Lecture 13 Immunology: Innate Immunity
Elie Metchnikoff <ul><li>Theorized that there are specialized cells within the body that could destroy invading organisms ...
Immune System <ul><li>Used by our bodies to fend off invaders (microorganisms) </li></ul><ul><li>Two different immune resp...
Figure 16.1 - Overview  (1 of 3)
Cells of the Immune System <ul><li>Can  move  from one part of the body to another, traveling through circulatory systems ...
Where do cells of the Immune System come from? <ul><li>All originate from same type of cell,  hematopoietic stem cell , fo...
Cells of the Immune System <ul><li>All immune system cells are called white blood cells, or  leukocytes </li></ul><ul><li>...
Granulocytes <ul><li>All contain granules filled with chemicals that are important in their function </li></ul><ul><li>Thr...
Agranulocytes <ul><li>1. Monocytes   Macrophages : professional phagocytes  </li></ul><ul><li>-  present in virtually all...
Lymphocytes <ul><li>Natural killer (NK) cells-  destroy virus-infected and abnormal cells </li></ul><ul><li>B lymphocytes ...
Dendritic Cells <ul><li>Found in the skin and other points of pathogen origin </li></ul><ul><li>They are involved in the a...
Cell Communication <ul><li>Cells of the immune system must be able to communicate with each other </li></ul><ul><li>They u...
Cytokines <ul><li>4 kinds:  </li></ul><ul><li>Chemokines : important in chemotaxis of immune cells </li></ul><ul><li>Inter...
The Innate Immune Response <ul><li>Includes:   </li></ul><ul><li>Physical, chemical, and microbiological   barriers </li><...
Figure 15.3
Physical Barriers <ul><li>Skin:  microbes sloughed off along with skin cells </li></ul><ul><ul><li>Microbes must penetrate...
Figure 15.2
Chemical Barriers <ul><li>Low pH  in vaginal and urinary tracts, and stomache </li></ul><ul><li>Defensins:  short antimicr...
Microbiological Barriers <ul><li>Normal Flora : not part of immune system, but are part of first line of defense </li></ul...
Phagocytosis <ul><li>Performed by  Neutrophils  and  Macrophages </li></ul><ul><ul><li>Phagocytosis is the capture and dig...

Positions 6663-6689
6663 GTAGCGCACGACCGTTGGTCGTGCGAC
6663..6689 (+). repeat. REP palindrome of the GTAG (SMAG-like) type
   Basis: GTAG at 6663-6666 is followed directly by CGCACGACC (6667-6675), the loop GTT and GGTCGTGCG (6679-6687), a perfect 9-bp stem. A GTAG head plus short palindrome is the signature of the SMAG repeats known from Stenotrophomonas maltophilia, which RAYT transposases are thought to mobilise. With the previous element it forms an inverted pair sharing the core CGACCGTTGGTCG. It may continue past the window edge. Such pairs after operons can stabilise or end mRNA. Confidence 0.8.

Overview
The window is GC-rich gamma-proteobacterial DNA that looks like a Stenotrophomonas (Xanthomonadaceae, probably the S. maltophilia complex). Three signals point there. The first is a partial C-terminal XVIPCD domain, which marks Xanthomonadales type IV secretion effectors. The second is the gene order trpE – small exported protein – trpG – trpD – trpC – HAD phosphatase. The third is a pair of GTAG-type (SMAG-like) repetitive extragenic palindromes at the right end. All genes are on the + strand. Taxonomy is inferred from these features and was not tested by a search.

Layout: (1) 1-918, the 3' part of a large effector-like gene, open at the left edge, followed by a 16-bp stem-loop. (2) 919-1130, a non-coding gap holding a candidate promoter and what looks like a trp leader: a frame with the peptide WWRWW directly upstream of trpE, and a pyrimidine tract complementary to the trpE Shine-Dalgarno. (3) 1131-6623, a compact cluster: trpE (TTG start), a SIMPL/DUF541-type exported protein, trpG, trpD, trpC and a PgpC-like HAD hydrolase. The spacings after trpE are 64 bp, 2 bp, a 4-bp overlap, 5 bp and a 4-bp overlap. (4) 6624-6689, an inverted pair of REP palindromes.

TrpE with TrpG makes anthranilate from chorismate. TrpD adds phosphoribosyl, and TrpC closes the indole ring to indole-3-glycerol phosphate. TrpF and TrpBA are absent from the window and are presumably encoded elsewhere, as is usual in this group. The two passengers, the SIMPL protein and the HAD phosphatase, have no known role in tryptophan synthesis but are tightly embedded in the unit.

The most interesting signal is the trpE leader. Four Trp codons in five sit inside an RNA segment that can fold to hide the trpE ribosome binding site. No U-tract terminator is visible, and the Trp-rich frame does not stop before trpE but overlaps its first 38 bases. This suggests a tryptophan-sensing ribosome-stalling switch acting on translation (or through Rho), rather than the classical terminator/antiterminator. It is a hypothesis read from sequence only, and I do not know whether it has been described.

Figure 16.6
Figure 16.7 - Overview
Inflammation <ul><li>This is a coordinated response to tissue damage </li></ul><ul><li>Five signs of inflammation: redness...
Figure 16.8a
Figure 16.8b, steps 1 –3
Figure 16.8c, steps 4 –6
Figure 16.8d
Fever <ul><li>Higher body temperature occurs as a result of certain cytokines called  pyrogens </li></ul><ul><li>Cytokines...
Fever <ul><li>How does raising temperature get rid of microorganisms? </li></ul><ul><li>It inhibits growth of many pathoge...
Complement System <ul><li>Series of proteins that constantly circulate in blood and fluids that bathe tissues </li></ul><u...
Figure 16.9 - Overview  (1 of 5)
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13. Innate Immunity

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13. Innate Immunity

  1. 1. Lecture 13 Immunology: Innate Immunity
  2. 2. Elie Metchnikoff <ul><li>Theorized that there are specialized cells within the body that could destroy invading organisms </li></ul><ul><li>Studying immature starfish larvae  introduced splinter in larvae, area surrounded by motile cells </li></ul><ul><li>Reasoned certain cells within body were responsible for ingesting and destroying foreign matter - phagocytes </li></ul>
  3. 3. Immune System <ul><li>Used by our bodies to fend off invaders (microorganisms) </li></ul><ul><li>Two different immune response systems: </li></ul><ul><li>Innate Immunity </li></ul><ul><li>2. Adaptive Immunity </li></ul><ul><li>- is able to learn and remember </li></ul>
  4. 4. Figure 16.1 - Overview (1 of 3)
  5. 5. Cells of the Immune System <ul><li>Can move from one part of the body to another, traveling through circulatory systems </li></ul><ul><li>Always found in normal blood </li></ul><ul><li>Some play dual functions in both innate and acquired immune response </li></ul>
  6. 6. Where do cells of the Immune System come from? <ul><li>All originate from same type of cell, hematopoietic stem cell , found in bone marrow </li></ul><ul><li>Induced to develop into different types of cells </li></ul><ul><li>Some types are already mature when they leave the bone marrow, others differentiate after leaving blood </li></ul>
  7. 7. Cells of the Immune System <ul><li>All immune system cells are called white blood cells, or leukocytes </li></ul><ul><li>Can be divided into two main groups: </li></ul><ul><li>Granulocytes </li></ul><ul><li>Agranulocytes </li></ul>
  8. 8. Granulocytes <ul><li>All contain granules filled with chemicals that are important in their function </li></ul><ul><li>Three types: </li></ul><ul><li>1. Neutrophils - professional phagocytes </li></ul><ul><li>- Granules contain antimicrobial substances and degradative enzymes </li></ul><ul><li>2. Eosinophils- granules contain substances toxic to multicellular parasites </li></ul><ul><li>3. Basophils and Mast cells - blood cells involved in allergic reactions and inflammation </li></ul>